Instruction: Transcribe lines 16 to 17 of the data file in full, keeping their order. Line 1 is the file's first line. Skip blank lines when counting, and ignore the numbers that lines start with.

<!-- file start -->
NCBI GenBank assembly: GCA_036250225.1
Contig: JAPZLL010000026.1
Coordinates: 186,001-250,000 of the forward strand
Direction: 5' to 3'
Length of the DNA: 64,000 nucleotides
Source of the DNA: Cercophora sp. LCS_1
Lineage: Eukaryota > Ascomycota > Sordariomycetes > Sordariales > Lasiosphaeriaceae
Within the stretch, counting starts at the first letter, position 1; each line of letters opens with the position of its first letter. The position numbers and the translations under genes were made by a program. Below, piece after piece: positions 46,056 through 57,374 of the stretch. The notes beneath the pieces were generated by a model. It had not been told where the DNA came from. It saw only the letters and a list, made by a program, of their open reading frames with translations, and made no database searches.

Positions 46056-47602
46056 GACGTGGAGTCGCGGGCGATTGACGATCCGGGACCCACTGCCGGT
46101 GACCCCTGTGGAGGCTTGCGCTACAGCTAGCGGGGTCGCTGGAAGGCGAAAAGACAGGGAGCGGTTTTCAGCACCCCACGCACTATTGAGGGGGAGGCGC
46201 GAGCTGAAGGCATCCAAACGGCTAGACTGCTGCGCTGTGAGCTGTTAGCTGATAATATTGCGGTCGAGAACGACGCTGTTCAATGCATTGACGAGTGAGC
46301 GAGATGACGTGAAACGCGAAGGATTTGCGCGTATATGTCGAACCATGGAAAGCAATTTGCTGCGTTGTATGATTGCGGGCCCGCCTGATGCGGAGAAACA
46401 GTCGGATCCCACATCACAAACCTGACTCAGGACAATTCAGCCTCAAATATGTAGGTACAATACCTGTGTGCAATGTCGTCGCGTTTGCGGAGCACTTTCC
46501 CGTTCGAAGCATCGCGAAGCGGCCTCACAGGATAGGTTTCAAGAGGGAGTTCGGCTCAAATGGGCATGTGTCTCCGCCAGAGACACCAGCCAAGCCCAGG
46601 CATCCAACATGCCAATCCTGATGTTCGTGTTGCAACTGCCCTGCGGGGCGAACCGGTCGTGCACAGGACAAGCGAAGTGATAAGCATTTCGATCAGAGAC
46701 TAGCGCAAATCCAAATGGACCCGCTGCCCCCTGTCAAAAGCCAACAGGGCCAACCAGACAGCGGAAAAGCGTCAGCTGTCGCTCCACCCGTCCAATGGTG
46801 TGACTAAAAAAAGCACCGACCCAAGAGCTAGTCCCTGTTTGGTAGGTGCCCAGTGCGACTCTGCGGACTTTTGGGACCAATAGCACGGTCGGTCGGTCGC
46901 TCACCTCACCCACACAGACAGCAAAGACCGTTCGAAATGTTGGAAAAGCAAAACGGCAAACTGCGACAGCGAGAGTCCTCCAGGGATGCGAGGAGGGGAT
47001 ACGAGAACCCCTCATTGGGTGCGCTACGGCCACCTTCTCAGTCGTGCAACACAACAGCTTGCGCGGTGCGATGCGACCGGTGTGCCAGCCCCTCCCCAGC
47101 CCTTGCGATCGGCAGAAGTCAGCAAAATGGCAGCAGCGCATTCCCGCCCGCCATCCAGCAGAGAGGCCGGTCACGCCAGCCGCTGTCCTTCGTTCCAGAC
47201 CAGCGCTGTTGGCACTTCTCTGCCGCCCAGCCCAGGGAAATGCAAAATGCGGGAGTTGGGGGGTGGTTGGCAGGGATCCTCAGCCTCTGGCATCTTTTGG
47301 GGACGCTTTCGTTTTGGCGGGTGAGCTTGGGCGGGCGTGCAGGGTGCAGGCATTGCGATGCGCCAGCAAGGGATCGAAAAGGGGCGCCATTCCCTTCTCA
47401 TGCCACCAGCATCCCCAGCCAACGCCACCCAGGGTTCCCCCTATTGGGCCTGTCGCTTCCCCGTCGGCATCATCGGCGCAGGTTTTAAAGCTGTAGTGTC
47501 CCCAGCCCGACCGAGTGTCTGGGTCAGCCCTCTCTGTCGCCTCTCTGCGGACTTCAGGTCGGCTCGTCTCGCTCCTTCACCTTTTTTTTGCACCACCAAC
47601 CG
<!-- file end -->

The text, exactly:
46601 CATCCAACATGCCAATCCTGATGTTCGTGTTGCAACTGCCCTGCGGGGCGAACCGGTCGTGCACAGGACAAGCGAAGTGATAAGCATTTCGATCAGAGAC
46701 TAGCGCAAATCCAAATGGACCCGCTGCCCCCTGTCAAAAGCCAACAGGGCCAACCAGACAGCGGAAAAGCGTCAGCTGTCGCTCCACCCGTCCAATGGTG